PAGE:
New Video by Uruguayan Band “Ovejas Eléctricas”: “Ser Astronauta Hoy”

ovejas electricas pueblo de fantasmas

A band defying the tradition which dictates that groups with the word “electric” in their names shall perish when they’re young (see “Electric Flag” for a good example), “Ovejas Eléctricas” [Electric Sheep] up the ante with the release of a new promotional video.

It revolves around the song “Ser Astronauta Hoy” [To Be A Spaceman Today], and it has been extracted from their album “Pueblo de Fantasmas” [Ghost Town], which you can download for free on their own site.

A Spanish-language album which sounds noticeably English, “Pueblo de Fantasmas” is made up of ten songs – the CD was actually started as an EP that got expanded along the way, becoming a full work on its own right. At least half the numbers are A-side quality – the physical opener “Larga Distancia” [Long Distance] with its clinging guitars and defeatist lyrics that still speak of fulfillment, the broody, Radiohead-esque “Un Pie En La Tierra” [One Foot In The Earth], “Entre Máquinas” [Between Machines] with vocals and melodies that soar as much as the lyrics demand… My personal favorite is “El Sol y Otras Mentiras” [The Sun and Other Lies], mainly on strength of the lyrics, which recapitulate the one conversation I had with the band in person not so long ago, and their stance as regards the contemporary music scene. And the seesawing fade (from minute 3:50 onwards) is also a good example of the attention they pay to detail when crafting their songs.

ovejas electricas uruguaySome physical copies of “Pueblo de Fantasmas” were pressed in 2012, and the band was kind-enough to hand me the last one in existence that day we met in person. That’s what they said to me, at least. I know that people lie all the time. Elton John told me so:

Anyway, they seemed very nice chaps – drummer Federico Moleda, guitarist Pablo Balmelli and vocalist/guitarist Federico Tabaj.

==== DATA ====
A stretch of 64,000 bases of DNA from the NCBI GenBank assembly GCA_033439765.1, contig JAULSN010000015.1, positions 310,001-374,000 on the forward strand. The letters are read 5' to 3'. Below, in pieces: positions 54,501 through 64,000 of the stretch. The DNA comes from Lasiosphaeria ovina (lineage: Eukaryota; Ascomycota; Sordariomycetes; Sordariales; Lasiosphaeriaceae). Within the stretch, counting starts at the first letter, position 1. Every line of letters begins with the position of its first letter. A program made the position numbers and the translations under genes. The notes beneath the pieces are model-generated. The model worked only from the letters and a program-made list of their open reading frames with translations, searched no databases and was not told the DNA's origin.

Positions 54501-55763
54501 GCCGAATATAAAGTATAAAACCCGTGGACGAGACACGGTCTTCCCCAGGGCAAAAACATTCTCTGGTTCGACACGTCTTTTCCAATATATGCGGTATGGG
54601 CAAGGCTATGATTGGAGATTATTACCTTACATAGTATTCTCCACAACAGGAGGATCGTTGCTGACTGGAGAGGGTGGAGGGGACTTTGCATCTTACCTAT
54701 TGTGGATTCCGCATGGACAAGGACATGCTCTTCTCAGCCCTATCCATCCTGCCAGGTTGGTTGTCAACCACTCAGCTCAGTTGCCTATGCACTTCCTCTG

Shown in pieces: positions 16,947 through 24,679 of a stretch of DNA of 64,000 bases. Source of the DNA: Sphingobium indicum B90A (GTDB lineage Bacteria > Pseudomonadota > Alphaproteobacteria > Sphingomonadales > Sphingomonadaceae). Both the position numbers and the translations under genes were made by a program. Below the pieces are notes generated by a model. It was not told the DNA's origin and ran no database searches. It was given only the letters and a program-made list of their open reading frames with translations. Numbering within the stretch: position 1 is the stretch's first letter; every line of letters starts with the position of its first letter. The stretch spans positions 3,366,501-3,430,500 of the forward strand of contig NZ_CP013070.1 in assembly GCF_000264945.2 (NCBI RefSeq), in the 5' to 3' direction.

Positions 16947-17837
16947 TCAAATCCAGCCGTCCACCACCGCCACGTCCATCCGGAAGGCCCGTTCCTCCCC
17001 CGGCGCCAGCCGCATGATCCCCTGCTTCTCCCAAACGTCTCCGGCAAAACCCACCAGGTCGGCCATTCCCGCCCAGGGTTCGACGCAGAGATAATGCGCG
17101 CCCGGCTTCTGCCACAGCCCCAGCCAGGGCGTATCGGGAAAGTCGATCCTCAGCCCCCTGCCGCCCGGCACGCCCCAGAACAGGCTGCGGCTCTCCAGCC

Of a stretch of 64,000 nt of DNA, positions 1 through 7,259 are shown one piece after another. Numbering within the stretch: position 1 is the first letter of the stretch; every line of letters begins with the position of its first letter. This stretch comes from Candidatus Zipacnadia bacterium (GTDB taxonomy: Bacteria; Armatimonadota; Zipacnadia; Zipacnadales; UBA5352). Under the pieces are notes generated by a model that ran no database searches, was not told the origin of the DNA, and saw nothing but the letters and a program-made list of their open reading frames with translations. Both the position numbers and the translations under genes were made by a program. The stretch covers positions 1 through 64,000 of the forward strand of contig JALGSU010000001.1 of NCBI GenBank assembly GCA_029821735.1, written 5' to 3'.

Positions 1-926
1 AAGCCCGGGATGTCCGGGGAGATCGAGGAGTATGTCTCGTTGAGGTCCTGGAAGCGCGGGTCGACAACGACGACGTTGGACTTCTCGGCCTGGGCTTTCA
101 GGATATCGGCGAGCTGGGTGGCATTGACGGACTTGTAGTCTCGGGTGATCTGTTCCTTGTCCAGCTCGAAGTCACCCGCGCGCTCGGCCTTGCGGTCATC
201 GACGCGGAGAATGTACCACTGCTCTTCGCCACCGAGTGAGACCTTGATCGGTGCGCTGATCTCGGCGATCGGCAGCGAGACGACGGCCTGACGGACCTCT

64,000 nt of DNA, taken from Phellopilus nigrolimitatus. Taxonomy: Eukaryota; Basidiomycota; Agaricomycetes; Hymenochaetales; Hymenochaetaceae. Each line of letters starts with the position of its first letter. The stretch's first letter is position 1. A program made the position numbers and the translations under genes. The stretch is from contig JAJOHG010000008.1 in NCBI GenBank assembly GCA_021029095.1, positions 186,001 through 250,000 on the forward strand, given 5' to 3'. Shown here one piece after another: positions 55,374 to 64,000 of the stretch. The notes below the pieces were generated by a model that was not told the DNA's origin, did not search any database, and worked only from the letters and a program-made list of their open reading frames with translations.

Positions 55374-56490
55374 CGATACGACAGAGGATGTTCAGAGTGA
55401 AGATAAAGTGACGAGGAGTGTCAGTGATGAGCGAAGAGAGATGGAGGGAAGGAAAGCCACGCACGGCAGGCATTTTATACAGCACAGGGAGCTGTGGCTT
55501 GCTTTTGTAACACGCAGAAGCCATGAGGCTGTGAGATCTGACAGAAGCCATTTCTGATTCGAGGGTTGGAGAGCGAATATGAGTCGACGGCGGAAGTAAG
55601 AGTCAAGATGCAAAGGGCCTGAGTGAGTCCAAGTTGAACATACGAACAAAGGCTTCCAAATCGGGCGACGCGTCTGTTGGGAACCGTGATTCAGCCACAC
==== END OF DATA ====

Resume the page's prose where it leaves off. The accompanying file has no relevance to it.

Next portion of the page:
And they bought me a coffee and a bacon sandwich, so I guess all should remain quiet on the Western front.
Plus, they all autographed it:

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Besides, the day we met I managed to buy “Something For The Rest Of Us”, by the Goo Goo Dolls – an album I’ve got quite an elusive history with. And I also sighted the deluxe edition of Taylor Swfit’s “Speak Now”, which I bought some time later (IE, the next day at 9 AM).

I am not a fan or a devout follower of her music or anything like that, you know. I just have a fleeting interest in her discography.
The deluxe edition of “Speak Now” has an additional CD with some acoustic sides (“Back To December” is the stand-out tune, as it mimics the live version played during the 2012 tour), and the American mixes of some singles – “Mine” has much better-defined backing vocals whereas “The Story Of Us” features a more prominent mandolin, specially during the second and third choruses.
There is also a mini-documentary affixed at the end which chronicles the recording process of the “Mine” music video, which to this day stands as the best-selling single of Tay Tay’s career. It was also the second song she played on stage night after night during the “Speak Now” tour, right after the incendiary “Sparks Fly”.
Incidentally, does anybody know when tickets for the South American leg of her 2014 tour will go on sale?
I mean, a friend wants to go. Badly. It’s a life-or-death matter.
I am not a fan myself, you know.

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